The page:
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BC nurses past their ‘breaking point,’ survey finds

While we’re approaching our second year into the COVID-19 pandemic, the BC Nurses Union (BCNU) is highlighting issues they are viewing within British Columbia's healthcare system.

A new survey conducted by the BCNU in May 2021, the height of the third wave, has revealed the full extent that the COVID-19 pandemic continues to take on thousands of nurses.

Unfortunately, many of their findings in this latest survey aren't surprising.

As the union puts it, “Nurses were at a breaking point long before the COVID-19 pandemic, and the added stresses they have endured throughout this extensive public health emergency have greatly impacted their mental and physical health.”

82% of those surveyed say their mental health has worsened during the pandemic, while 65% say their physical health has also declined.

Two-thirds of respondents told the BCNU that they have experienced a high amount of stress at work during the pandemic, and only 5% of nurses said that their work-life balance has not been affected.

In fact, many nurses said that the pandemic has led them to consider leaving the profession entirely.

</who>Photo credit: BCNU

35% of all nurses said that the experience from the pandemic has made them more likely to leave nursing in the next two years, and 51% of Emergency and ICU nurses said the same.

Younger nurses more often said that the pandemic has made them more likely to leave their specialty or to leave nursing altogether.

The survey suggests that this finding is important because provincial planning for staffing in health care depends on the assumption that nurses will stay in the profession; if younger nurses leave, we won’t have enough new students to replace them.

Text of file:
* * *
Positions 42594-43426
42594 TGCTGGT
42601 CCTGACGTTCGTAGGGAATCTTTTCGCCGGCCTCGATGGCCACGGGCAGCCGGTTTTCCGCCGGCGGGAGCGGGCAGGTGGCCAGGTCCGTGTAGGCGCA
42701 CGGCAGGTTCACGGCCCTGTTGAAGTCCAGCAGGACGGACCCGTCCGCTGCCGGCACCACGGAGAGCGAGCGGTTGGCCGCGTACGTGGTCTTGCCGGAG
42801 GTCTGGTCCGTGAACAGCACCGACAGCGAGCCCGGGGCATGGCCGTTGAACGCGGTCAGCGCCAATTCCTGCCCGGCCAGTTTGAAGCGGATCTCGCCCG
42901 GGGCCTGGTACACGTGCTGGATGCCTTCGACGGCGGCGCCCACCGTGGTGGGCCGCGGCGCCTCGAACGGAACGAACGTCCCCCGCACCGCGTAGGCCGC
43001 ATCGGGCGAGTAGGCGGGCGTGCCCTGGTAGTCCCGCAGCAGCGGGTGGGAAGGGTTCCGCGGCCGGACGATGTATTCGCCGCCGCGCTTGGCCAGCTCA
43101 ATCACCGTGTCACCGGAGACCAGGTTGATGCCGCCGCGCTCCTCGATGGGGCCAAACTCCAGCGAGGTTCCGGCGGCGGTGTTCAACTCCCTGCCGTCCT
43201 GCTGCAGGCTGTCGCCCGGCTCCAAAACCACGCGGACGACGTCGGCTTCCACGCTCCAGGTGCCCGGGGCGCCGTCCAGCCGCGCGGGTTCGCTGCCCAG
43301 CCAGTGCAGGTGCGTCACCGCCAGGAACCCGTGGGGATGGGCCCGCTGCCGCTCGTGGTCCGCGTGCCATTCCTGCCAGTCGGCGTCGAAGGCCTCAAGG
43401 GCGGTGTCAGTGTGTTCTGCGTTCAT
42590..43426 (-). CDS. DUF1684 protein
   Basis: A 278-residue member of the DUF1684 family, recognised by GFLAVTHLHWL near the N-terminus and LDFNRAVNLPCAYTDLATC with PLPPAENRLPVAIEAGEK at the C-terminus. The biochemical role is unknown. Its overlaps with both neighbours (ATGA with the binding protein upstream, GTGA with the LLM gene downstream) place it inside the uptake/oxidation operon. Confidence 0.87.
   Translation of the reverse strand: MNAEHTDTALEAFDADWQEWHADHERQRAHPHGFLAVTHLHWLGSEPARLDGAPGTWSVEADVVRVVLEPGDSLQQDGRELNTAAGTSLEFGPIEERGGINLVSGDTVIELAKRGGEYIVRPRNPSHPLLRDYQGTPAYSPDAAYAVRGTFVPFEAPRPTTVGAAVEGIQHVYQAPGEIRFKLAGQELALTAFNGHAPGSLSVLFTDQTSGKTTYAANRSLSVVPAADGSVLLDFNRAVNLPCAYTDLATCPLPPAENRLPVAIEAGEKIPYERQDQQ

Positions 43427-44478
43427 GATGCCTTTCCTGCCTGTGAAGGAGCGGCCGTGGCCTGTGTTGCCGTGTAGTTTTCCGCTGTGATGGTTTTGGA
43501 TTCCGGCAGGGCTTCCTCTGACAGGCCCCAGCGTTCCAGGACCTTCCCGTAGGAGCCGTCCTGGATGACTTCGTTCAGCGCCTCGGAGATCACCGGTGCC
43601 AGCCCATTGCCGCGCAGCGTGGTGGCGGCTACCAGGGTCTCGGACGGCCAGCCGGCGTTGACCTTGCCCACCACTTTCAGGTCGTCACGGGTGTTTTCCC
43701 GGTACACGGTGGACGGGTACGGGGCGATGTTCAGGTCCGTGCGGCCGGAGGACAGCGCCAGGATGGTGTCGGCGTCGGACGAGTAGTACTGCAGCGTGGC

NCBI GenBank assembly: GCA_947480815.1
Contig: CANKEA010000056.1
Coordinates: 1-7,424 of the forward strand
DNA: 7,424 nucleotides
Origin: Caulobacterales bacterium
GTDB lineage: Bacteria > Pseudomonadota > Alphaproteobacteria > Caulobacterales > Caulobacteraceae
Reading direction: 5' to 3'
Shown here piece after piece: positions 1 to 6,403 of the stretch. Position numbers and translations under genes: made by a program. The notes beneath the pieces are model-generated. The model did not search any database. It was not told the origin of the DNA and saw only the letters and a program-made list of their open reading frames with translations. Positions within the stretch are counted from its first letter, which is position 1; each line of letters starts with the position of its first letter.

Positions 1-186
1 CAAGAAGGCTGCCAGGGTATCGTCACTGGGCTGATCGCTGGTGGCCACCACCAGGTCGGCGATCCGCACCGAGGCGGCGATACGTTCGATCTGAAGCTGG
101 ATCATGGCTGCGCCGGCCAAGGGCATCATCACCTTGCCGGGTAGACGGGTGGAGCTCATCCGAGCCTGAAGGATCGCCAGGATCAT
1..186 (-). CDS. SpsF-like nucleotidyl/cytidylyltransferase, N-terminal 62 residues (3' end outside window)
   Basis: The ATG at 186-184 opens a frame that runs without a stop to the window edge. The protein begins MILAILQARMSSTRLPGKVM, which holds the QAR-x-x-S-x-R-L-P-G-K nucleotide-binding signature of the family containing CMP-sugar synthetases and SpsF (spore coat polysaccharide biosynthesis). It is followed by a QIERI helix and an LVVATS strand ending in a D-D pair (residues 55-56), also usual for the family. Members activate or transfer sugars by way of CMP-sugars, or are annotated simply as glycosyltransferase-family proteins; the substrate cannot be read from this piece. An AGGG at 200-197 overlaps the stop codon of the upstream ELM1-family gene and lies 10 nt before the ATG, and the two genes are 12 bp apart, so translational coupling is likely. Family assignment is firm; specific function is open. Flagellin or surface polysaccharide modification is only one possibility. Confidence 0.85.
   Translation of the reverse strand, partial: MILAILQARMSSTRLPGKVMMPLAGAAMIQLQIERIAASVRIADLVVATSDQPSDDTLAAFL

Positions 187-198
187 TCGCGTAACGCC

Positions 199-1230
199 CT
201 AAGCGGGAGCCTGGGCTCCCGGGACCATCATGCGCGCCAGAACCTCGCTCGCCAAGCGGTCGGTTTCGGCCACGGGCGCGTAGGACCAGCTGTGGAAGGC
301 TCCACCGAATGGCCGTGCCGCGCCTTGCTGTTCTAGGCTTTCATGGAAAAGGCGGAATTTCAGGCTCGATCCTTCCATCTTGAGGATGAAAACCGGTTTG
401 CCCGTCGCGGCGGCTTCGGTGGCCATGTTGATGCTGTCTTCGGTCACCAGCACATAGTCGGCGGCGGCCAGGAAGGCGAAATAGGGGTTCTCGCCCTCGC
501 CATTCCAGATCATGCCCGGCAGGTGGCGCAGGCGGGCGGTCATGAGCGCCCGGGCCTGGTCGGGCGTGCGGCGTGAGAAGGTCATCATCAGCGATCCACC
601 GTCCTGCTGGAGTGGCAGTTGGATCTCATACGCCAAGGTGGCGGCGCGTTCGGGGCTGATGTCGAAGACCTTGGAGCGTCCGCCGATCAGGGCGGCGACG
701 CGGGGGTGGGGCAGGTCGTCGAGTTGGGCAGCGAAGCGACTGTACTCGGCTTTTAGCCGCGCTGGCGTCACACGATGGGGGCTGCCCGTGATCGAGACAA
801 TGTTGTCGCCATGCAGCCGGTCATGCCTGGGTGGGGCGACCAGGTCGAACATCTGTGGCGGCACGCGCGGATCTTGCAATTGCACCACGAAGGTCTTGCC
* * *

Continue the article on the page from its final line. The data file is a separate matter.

“It is critical that the government take action now to improve working conditions for nurses in all health care settings across the province, whether it’s long-term care, acute care, or community care,” said the BCNU.

“Without bold leadership and significant investments, the health care system will continue to struggle to retain educated nursing professionals — the backbone of our health-care system responsible for providing the care British Columbians need and deserve.”

More than two-thirds of nurses who responded said that staffing was inadequate over the last three months, and more than three-quarters said their workload has increased since the beginning of the pandemic.

The impact on inadequate staffing in the past three months caused 74% of individuals to say that it has affected their practice standards.

"A healthy future requires investing in more nurses, and we insist that the government provide short and long-term solutions that focus on the health of the system as a whole," says BCNU President Aman Grewal.

"As the pandemic wears on, we are asking that a plan be developed that addresses the crippling staffing shortage, unrealistic working conditions, and recruitment and retention of nurses in every part of this province."

To read the full 'Future of Nursing in BC' report, click here.

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